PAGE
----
I've been into gaming for more than 20 years, since my parents bought me a good ol' rubber-keyed Sinclair ZX Spectrum. The Hobbit, that old text-based adventure, got me into gaming. Since then, I've spent countless hours playing hundreds of games of all colors and shapes. And I can't recall any other game that entertained me the way The Witcher just did.
Some way across the middle of the game, I dropped my mouse, rested my chin on my hand, and spent a good couple of minutes worrying about the moral consequences of the choice that was in order. I didn't care about the rewards, the risk, or anything else. Usually, when you play a so-called "role-playing game" all you care about is your character's ability or stats progression, loot, and risk assessment. When you play The Witcher, you care about who your character is, who he will become, and what will happen to the characters he befriends along the way. Everything else becomes secondary.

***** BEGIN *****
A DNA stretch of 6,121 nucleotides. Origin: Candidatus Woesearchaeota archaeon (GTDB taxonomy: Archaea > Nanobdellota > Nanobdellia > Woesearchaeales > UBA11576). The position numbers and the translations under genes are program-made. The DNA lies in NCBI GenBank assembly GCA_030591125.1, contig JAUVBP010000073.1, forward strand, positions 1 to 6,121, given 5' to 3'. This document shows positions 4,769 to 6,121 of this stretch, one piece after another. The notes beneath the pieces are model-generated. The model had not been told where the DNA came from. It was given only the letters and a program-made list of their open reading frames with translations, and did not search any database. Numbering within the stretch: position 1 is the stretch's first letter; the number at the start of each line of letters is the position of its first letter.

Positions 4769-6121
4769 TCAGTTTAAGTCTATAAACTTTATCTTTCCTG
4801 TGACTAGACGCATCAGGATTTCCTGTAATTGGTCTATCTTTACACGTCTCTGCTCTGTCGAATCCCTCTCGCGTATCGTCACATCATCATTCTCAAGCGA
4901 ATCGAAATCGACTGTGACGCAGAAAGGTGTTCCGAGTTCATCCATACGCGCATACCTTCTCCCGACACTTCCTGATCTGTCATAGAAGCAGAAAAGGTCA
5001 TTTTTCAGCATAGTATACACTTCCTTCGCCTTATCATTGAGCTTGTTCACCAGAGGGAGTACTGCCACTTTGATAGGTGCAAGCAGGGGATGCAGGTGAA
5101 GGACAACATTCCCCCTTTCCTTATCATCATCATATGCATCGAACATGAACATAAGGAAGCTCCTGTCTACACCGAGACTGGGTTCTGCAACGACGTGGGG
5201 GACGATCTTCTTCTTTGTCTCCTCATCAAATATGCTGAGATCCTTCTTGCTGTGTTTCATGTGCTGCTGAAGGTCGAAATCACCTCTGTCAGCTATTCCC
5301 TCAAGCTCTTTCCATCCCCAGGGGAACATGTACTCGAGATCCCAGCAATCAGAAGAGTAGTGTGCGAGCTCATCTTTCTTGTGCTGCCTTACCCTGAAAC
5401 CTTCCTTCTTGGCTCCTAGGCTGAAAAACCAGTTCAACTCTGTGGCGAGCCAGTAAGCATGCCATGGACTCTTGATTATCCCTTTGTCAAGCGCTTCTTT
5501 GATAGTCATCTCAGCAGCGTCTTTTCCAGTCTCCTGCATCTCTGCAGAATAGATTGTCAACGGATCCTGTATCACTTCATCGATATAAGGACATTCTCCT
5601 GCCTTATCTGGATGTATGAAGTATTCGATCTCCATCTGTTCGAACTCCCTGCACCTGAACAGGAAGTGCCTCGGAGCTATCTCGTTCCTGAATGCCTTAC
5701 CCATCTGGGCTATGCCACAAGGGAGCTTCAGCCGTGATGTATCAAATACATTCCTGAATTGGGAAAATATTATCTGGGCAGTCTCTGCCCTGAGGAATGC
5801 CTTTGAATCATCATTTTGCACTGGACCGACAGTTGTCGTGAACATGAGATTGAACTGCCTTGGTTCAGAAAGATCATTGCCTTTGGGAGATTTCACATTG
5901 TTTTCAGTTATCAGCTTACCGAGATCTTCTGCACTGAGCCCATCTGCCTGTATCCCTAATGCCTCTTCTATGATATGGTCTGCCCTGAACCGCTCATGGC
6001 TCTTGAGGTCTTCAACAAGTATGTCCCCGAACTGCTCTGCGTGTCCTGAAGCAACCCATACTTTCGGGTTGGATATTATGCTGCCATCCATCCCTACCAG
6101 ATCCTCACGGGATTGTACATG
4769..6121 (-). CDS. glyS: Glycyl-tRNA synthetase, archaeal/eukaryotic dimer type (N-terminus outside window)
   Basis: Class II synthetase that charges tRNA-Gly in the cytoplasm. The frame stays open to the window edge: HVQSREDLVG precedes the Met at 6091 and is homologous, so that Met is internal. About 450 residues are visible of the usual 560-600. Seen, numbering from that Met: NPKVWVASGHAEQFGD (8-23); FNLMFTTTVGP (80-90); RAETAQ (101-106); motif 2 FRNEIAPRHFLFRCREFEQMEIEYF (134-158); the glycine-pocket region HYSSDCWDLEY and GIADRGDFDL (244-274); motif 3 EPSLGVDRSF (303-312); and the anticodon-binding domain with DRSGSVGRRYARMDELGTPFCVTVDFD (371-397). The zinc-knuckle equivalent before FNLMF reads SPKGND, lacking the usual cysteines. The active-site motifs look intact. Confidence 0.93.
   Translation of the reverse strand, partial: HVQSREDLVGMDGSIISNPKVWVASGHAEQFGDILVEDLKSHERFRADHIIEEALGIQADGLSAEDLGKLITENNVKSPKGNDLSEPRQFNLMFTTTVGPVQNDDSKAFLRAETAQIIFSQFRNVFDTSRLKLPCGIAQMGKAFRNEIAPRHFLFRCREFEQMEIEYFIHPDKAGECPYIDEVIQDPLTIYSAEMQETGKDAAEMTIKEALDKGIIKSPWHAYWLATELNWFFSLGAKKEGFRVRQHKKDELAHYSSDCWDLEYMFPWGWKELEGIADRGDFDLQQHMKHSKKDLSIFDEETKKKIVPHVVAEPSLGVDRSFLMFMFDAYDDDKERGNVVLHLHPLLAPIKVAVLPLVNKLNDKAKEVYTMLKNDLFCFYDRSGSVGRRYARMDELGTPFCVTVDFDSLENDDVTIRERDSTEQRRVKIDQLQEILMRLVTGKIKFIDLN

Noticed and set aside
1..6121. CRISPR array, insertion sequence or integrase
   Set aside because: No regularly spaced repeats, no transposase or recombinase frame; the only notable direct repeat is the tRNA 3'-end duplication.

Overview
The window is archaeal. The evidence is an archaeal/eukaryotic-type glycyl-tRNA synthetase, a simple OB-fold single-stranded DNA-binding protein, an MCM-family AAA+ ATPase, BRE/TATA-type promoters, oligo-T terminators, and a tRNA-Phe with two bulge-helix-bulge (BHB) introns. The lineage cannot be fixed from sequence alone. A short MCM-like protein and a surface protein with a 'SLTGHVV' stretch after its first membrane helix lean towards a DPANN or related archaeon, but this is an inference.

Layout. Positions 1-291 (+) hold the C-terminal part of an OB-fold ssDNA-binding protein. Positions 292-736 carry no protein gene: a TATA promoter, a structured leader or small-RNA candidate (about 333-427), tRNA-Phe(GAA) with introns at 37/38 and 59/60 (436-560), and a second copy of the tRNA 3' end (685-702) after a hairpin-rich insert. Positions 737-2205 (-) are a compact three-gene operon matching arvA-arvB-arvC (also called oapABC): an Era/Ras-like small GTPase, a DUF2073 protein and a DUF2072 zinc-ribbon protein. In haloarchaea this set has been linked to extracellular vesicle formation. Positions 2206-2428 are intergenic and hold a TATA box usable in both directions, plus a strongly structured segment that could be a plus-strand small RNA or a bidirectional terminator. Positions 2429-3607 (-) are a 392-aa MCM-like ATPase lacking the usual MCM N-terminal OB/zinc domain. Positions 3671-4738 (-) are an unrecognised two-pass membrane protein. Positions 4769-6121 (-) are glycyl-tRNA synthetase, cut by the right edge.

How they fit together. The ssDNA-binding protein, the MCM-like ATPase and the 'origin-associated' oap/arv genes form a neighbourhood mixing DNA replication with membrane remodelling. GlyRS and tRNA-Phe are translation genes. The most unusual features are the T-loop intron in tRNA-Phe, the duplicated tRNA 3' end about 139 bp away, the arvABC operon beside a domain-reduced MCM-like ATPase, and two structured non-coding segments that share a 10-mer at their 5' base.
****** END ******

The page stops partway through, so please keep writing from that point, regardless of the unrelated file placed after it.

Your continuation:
The witcher you begin the game with will have little to do with the witcher you end with. As in a novel, the main characters evolve reacting to that ever-changing world that surrounds them and which, in turn, reflects their actions, climaxing in an astounding monument to time paradoxes and feedback craziness. The sober maturity of themes and characters, the astonishing turn-of-the-screw in so many of the excellent subplots, will make you gape in amazement more than once.
I think all that deserves a very special mention.